Building a Large-Scale Data Collection System Using Flume NG

A session at Strata New York 2012

  • Will McQueen
  • Prasad Mujumdar

Tuesday 23rd October, 2012

1:30pm to 5:00pm (EST)

Hadoop HDFS is typically adopted in situations where traditional storage and database systems are either reaching their limits or have already surpassed them. This usually implies that there are one or more large streams of events that need to be collected, such as log data streams. Flume NG was designed from the ground-up to tackle this problem in a straightforward, scalable, reliable way, and empirical results support the success of its approach.

At a high level, Flume NG has a simple well-designed architecture consisting of a set of agents with each agent running any number of sources, channels (event buffers), and sinks. Flume agents can easily be chained across the network to provide a configurable pipeline through which discrete events flow reliably from source (i.e., an application server) to destination (i.e., a Hadoop HDFS cluster). Flume can be configured to support arbitrary data flows, including fan-in (data aggregation) and fan-out (data replication) designs. Such designs are primarily an artifact of the generality of the agent-based architecture.

In this tutorial, a group of people closely involved with Flume walk participants through setting up a typical data collection infrastructure using Flume. We first describe the basic architecture of Flume including its design, the transactional semantics it supports for reliability, and the sources, channels, and sinks included with the Flume core. We then move on to a brief description of common data flow architectures, and choose a typical data collection scenario for which we use Flume to do the heavy lifting. Next we come to the main body of this tutorial session, which is a walkthrough of installing, configuring, and tuning a scalable, reliable, and fault-tolerant Flume-based data collection system for storing events into a Hadoop system in real time.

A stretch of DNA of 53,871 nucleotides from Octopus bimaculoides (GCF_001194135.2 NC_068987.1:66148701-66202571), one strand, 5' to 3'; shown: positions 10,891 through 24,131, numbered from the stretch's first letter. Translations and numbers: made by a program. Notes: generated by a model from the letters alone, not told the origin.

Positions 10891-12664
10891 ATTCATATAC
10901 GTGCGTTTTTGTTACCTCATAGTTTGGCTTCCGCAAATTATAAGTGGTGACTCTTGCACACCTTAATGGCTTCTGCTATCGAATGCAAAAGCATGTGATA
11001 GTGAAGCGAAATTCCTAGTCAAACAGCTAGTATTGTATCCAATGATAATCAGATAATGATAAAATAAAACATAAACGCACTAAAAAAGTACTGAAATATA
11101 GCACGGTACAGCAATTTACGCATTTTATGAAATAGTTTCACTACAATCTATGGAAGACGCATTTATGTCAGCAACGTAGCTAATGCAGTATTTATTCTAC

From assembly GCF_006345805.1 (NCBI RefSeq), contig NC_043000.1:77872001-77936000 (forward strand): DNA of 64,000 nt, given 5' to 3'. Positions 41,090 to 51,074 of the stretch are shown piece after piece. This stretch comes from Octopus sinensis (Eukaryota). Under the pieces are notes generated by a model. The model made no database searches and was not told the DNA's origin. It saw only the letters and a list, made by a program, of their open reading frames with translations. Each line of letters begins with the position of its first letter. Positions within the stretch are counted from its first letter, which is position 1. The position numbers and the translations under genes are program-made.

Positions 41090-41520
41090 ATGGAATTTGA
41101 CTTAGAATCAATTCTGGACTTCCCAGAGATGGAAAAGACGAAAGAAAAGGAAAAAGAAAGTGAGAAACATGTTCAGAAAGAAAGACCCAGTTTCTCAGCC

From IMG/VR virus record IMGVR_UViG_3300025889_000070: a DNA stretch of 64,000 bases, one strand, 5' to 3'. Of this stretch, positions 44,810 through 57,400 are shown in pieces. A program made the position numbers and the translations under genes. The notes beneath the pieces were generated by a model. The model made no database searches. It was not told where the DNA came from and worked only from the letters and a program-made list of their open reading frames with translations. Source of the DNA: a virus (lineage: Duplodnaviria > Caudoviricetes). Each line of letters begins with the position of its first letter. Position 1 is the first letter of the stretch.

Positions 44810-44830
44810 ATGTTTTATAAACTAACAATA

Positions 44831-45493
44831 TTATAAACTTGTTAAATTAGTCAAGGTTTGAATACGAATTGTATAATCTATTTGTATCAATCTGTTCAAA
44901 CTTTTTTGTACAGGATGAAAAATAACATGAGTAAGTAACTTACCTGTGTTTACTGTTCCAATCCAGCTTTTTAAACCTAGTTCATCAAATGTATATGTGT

Throughout this presentation we also cover: (1) how to configure Flume to store data on a secure HDFS cluster, (2) configuration options used to trade off between performance and fault tolerance, (3) Avro support, (4) Flume extension points, plugins, and hooks, (5) Flume compatibility with various versions of Hadoop, (6) performance benchmarks, and (7) general best practices for using Flume NG effectively.

About the speakers

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Will McQueen

Software Engineer, Cloudera Inc.

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Hari Shreedharan
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Mike Percy
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Arvind Prabhakar
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Prasad Mujumdar

Software Engineer, Cloudera Inc.

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Time 1:30pm5:00pm EST

Date Tue 23rd October 2012

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